One: if a blog post about giving a made-up name to the person who makes your coffee is good enough for The Economist (even if the blog is about words and language) then I'm going to stop worrying about the relevance of my posts.
Two: I know how S.A.P. (the Economist blogger) feels. His article brought me back to a situation a couple of years ago when I did the same thing myself. I adopted a coffee shop name.
The StoryEvery day at 2 o'clock we would take the lift down from the 8th floor to go and get coffee. Even if you didn't particularly want coffee, you would go and get coffee. There were usually around 5 of us and we always went to the same place straight after lunch. It was happy hour: $2 for a huge coffee.
It was usually busy so we needed to streamline our operation. I had struggled to make my name (Ralph, but pronounced Rafe) understood to people who worked in other coffee shops and I was sick of explaining how to pronounce my name over and over, so I hit on the idea of picking a name for this new place, a Starbucks name, one that worked well over a noisy channel: Alex. As well as being my kid's name, it's short and doesn't tend to get confused with other names.
"Hey Dad, can I use the computer?" "Sure son, if I can use your name."
Why not just allow my name to be pronounced the normal, phonetic way, i.e. pronounced 'Ralf'? Well, I consider that to be a different name, and if I'm going to capitulate on the name thing I'm going to at least please myself and pick a name I feel like using for this purpose, not the mispronounced version of my actual name. And it all worked fine for a while: we'd banter with the girls who served us while we ordered and then waited, and they'd use my name as part of the conversation. But I was just getting in deeper.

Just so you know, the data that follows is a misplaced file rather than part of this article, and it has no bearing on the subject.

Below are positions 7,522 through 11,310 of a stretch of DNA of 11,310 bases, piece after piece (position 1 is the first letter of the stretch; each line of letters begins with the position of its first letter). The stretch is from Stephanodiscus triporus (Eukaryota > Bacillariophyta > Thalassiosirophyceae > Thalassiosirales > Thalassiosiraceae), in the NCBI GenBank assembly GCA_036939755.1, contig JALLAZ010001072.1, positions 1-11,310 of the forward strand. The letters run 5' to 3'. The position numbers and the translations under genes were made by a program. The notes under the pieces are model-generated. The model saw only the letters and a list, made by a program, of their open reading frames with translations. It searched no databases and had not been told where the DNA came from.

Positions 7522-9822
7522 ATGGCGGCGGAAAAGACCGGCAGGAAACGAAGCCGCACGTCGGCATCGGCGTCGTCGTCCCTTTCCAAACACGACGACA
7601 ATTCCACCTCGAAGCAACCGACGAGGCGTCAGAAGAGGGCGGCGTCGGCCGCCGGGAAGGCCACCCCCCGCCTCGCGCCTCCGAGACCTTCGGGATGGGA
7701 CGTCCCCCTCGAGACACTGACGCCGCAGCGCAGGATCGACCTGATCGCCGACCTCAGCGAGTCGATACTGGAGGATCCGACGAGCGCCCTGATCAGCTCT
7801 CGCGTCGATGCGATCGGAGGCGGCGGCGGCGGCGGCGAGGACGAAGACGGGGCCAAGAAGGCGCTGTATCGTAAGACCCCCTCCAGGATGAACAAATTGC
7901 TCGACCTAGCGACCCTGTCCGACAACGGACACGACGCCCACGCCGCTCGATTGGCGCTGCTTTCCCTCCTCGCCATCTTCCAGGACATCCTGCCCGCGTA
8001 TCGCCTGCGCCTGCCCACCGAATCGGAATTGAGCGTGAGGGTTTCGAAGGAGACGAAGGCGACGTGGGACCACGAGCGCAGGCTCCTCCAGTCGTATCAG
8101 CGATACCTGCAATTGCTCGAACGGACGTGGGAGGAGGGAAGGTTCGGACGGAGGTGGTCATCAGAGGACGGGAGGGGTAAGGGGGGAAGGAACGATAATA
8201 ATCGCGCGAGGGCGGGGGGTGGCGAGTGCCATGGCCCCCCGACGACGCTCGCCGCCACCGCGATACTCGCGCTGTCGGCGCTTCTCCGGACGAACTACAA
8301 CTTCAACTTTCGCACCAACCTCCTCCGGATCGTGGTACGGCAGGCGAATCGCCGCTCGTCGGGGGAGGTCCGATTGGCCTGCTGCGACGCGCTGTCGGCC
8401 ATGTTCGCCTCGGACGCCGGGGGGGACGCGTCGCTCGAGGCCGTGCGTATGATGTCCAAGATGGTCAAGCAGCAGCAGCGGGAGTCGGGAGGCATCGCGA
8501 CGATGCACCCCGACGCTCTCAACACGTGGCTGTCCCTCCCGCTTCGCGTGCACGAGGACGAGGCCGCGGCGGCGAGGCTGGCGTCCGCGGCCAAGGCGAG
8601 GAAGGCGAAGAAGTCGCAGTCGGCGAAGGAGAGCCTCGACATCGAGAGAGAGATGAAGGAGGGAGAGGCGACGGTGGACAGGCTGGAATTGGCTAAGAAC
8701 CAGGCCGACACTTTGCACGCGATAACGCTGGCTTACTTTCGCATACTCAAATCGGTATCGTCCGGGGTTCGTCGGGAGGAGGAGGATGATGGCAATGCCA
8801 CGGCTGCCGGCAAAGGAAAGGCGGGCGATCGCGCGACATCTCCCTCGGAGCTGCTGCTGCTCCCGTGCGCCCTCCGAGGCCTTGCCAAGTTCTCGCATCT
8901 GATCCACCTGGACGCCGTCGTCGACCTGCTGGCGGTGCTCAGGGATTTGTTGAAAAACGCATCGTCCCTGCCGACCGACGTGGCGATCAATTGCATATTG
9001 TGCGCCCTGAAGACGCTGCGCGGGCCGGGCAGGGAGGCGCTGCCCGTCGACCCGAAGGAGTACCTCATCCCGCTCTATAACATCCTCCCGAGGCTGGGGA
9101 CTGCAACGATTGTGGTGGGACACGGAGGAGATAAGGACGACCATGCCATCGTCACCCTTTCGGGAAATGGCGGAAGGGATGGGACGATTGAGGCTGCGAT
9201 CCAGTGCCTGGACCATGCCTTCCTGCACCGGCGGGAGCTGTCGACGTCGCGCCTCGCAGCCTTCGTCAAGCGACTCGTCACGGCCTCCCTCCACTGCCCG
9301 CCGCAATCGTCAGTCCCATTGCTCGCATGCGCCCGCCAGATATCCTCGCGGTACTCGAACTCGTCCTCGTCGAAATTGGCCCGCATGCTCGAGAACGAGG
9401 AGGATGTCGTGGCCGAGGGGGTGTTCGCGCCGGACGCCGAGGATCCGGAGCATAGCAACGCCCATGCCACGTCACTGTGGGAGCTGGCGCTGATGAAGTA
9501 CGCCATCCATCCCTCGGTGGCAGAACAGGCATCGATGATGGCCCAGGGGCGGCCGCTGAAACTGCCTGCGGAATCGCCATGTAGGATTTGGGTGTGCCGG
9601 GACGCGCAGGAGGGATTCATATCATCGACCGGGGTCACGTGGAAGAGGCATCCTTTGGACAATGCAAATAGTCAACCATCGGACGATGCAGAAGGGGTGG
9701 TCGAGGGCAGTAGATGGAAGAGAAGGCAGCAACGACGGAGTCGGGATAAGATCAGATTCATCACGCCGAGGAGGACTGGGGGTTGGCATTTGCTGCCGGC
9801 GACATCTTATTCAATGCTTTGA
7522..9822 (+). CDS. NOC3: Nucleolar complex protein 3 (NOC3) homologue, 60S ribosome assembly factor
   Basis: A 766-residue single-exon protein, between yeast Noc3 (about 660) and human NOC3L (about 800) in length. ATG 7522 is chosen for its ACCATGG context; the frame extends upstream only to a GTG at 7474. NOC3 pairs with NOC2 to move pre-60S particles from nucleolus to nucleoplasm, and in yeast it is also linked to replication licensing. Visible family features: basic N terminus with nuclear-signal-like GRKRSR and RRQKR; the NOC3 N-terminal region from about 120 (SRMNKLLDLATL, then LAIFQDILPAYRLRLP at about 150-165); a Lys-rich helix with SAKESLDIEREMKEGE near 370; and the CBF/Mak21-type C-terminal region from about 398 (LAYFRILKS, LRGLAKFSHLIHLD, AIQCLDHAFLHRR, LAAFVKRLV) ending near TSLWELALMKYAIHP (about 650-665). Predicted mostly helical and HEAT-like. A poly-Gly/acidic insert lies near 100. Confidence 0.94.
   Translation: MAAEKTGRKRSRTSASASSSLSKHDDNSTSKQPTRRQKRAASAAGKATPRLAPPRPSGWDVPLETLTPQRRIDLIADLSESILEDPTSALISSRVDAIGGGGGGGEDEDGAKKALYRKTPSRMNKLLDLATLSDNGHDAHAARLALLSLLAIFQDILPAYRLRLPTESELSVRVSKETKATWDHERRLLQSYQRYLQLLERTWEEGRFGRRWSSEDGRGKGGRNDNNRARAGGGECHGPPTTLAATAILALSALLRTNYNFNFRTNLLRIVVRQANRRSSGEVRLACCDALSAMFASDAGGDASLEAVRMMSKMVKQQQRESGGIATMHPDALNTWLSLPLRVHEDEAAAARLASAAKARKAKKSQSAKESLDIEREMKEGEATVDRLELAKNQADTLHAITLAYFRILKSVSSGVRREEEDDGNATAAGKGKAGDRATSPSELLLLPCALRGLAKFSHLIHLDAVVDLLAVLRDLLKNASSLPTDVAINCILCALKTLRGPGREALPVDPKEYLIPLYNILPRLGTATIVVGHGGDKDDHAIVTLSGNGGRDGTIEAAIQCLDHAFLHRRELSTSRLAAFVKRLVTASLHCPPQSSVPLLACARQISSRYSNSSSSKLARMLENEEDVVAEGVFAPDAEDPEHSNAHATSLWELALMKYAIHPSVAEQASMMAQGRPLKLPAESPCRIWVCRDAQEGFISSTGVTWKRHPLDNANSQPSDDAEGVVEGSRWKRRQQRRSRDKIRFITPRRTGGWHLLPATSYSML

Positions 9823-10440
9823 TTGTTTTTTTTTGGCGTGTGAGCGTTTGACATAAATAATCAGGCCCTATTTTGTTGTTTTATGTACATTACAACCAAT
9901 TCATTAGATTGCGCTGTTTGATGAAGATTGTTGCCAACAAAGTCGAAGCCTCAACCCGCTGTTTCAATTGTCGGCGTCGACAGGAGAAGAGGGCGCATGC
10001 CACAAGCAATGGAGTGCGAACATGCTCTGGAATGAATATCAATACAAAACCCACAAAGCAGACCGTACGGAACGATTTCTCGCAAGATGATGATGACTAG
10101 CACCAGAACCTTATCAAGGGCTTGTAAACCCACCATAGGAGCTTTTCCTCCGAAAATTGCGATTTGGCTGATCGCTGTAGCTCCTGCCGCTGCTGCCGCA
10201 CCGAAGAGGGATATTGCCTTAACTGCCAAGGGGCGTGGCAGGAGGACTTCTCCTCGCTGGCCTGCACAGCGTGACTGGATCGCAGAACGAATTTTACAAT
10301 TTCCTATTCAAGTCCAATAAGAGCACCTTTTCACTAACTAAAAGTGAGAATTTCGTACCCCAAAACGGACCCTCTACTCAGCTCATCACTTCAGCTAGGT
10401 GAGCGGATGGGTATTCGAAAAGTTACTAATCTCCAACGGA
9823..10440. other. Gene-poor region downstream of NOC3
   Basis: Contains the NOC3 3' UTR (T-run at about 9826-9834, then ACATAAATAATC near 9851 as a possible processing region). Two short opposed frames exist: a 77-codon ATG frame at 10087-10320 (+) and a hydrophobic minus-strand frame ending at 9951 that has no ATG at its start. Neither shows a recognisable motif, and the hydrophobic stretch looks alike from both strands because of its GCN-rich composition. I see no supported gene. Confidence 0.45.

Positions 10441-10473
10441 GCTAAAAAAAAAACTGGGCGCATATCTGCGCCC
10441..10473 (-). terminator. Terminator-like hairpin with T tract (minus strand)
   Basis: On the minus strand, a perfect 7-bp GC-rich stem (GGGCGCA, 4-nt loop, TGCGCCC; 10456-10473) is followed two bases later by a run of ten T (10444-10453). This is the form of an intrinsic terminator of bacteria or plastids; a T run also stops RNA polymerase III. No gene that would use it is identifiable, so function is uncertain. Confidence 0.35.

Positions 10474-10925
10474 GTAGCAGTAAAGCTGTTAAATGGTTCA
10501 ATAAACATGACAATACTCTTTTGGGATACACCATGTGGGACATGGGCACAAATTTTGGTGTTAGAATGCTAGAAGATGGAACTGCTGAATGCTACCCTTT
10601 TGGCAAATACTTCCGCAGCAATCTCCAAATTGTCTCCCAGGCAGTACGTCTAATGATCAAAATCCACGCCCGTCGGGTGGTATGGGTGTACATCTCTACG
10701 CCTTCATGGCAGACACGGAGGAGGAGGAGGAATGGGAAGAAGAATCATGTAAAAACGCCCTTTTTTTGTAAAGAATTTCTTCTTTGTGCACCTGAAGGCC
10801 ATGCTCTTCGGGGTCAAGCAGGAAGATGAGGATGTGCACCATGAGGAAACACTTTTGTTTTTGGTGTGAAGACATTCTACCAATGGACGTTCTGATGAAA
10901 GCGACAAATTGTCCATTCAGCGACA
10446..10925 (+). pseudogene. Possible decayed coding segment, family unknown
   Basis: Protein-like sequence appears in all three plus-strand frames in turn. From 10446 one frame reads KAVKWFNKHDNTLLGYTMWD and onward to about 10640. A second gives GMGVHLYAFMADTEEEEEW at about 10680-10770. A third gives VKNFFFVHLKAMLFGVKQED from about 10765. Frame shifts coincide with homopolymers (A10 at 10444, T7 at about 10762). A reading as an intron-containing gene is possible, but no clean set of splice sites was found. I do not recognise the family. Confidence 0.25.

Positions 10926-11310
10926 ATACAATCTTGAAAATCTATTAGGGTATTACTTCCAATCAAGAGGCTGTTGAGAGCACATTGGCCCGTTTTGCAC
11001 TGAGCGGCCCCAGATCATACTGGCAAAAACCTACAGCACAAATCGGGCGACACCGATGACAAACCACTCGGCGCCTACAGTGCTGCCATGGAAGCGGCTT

Hacking coffee timeI thought I was being clever, hacking coffee time - I thought I was simply using a variable. But when the barista girls found out my name wasn't actually Alex they didn't see it like that. They thought I was a bit of a creep. Names matter, and it seemed I had deceived them. They professed to be outraged and shocked. Undoubtedly there was a bit of game-playing and silliness going on. But there was little doubt that they did consider that I had breached some sort of social contract, however tenuous our relationship. Maybe it was because since they had to wear a name badge all the time, customers should be equally transparent with their names - I don't know.
When I explained to them why I’d done it they claimed to understand, but I still got the odd crack about it for weeks after. This is despite the fact that they could see what happened when I used my real name in front of any of their co-workers who weren’t privy to the whole name change thing. We both would watch them get confused, and they could see first-hand why I did it. In fact, they themselves, the ones who had made the biggest fuss, would start getting my name wrong, until ultimately I said “Please, let’s just revert to my coffee shop name.”
The boxes of our mind, and their labelsWhat I find interesting about the whole thing is to imagine how the people with whom you use a pseudonym might react when you reveal it's just that; a fake name. I actually don't blame the coffee-shop people for being ticked off. We put people in little labelled boxes in our mind, each friend or acquaintance, even just coffee-shop acquaintances, and it's jarring to have them taken out and shuffled around. Usually people go in a box and stay there - you don't often mistake someone's name and have to relabel them, so it's not something you're used to.
So that’s why I use a coffee shop name. That term has a nice ring to it, and I don’t use Starbucks, so that’s the term I’m using.